Some participants can get really detailed. Sometimes the details are important, but in order to help them and the others to be sharper and more focused, end the meeting on time, regardless of where you are.
At first, this may frustrate some people, but you as the agenda setter will learn how much time a meeting actually needs, and the participants will learn to be sharper and more succinct when they need to be.
If you let them know at the beginning of the meeting, that will help them as they go through the meeting.
The exception: if it looks like something major is about to happen, then just ask for 10mins to complete it, but the idea is to get the team used to working within a specific time frame, and no longer.
- Close the meeting with action steps.
Summarize what was accomplished.
Ask the Note Taker to read the action items:
- Make sure it is clear
- Frame as much as possible in a SMART format
- This creates team accountability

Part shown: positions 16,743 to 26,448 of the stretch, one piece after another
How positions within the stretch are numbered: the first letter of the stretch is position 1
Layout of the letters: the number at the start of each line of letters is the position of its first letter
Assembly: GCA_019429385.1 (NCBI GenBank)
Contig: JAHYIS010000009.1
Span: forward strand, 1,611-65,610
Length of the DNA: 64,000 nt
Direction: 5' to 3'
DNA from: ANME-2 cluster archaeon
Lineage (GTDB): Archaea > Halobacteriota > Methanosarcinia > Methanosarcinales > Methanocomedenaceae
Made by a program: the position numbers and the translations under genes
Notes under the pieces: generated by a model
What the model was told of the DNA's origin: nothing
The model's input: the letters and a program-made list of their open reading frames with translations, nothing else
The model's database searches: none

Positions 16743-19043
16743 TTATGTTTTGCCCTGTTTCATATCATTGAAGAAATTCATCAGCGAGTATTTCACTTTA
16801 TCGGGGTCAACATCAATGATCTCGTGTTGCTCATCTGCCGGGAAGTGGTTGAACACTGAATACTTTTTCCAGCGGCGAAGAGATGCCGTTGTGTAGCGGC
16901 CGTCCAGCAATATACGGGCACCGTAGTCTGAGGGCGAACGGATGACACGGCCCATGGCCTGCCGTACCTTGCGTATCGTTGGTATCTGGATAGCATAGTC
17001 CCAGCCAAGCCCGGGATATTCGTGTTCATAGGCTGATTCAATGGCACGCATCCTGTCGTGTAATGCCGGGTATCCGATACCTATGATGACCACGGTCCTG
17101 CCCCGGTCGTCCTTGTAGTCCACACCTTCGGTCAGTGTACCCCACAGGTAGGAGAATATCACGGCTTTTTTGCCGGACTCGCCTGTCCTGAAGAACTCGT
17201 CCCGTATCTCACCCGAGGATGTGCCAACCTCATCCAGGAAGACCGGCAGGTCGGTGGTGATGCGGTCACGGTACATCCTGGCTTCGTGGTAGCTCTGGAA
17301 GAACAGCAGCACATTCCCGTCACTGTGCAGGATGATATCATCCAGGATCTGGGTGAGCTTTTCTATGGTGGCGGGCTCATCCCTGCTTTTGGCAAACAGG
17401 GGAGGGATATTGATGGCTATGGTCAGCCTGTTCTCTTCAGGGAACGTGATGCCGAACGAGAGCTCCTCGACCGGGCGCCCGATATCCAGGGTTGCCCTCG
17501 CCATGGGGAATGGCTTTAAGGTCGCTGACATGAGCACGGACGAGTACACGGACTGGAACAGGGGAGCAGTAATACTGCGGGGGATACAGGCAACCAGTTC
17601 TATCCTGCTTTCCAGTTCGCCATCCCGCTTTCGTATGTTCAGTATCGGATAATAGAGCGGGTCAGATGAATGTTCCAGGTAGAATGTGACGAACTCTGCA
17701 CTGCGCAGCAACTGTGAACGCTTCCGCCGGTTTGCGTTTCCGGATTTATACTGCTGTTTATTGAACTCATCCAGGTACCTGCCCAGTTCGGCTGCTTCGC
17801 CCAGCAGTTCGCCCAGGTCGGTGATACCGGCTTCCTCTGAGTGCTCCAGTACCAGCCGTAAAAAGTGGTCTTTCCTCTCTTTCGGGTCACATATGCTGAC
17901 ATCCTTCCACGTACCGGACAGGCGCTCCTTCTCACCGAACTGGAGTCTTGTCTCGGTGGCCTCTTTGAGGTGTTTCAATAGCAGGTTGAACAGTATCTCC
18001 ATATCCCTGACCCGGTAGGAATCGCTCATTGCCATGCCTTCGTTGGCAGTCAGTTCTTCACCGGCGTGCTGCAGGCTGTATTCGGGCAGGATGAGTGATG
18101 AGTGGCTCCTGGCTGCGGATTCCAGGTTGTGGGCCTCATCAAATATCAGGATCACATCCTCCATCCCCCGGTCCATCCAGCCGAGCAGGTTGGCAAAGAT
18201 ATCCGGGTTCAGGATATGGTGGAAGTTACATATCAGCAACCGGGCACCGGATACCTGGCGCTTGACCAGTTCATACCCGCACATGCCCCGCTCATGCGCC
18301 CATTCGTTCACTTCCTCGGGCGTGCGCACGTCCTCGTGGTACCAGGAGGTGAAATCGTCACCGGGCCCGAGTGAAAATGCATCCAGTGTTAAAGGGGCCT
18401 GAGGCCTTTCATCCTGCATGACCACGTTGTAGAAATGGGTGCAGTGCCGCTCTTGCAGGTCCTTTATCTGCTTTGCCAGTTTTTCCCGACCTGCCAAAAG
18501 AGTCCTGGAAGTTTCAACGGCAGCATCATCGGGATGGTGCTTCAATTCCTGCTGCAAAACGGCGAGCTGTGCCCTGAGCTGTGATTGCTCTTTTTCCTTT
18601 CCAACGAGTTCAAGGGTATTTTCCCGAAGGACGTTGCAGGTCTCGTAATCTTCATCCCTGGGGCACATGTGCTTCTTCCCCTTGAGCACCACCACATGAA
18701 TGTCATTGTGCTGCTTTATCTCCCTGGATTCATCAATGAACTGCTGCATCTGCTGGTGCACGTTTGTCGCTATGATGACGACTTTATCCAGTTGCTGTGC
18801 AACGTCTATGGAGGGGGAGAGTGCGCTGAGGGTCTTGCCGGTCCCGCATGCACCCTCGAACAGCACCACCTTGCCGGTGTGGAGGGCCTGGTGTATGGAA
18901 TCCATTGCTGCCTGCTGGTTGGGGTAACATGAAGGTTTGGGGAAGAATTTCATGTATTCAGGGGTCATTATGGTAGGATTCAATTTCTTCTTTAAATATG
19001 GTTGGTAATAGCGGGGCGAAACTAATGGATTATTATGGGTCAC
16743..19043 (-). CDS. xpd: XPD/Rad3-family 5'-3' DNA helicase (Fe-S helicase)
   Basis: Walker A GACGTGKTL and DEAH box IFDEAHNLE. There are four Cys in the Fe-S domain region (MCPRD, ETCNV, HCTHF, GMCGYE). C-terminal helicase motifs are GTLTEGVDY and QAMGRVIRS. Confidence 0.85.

State that notes will be disseminated within 24 hours.
Ask for progress emails to be sent at critical intervals.
- Do not hold meetings to discuss progress; that is expensive.
- Only request follow up meetings if there are more decisions that need to be made.
- Send out thank you’s with the meeting minutes within 24 hours of the meeting
- Thank the participants for their contribution and time.
- Clearly list action items, who is responsible for them, and the deadlines.
- If not clear from the action items list, state what other things were decided.
- Do not share what was discussed.
- Refine, refine, refine.
Leave time after the meeting to ask yourself:
- What were the highlights of the meeting?
- What should I keep doing?
- If I could wave a magic wand, what would I do differently?
- What should I start doing?
Following a template like the one above will simplify facilitation and will give your team a routine to follow that everyone can get in to. Be sure to refine the template as you go.
Chew On This:
- What would it be like if everyone on your team could run effective meetings?
Ryan C. Bailey is an Executive Coach who helps business leaders develop in-demand high performing teams.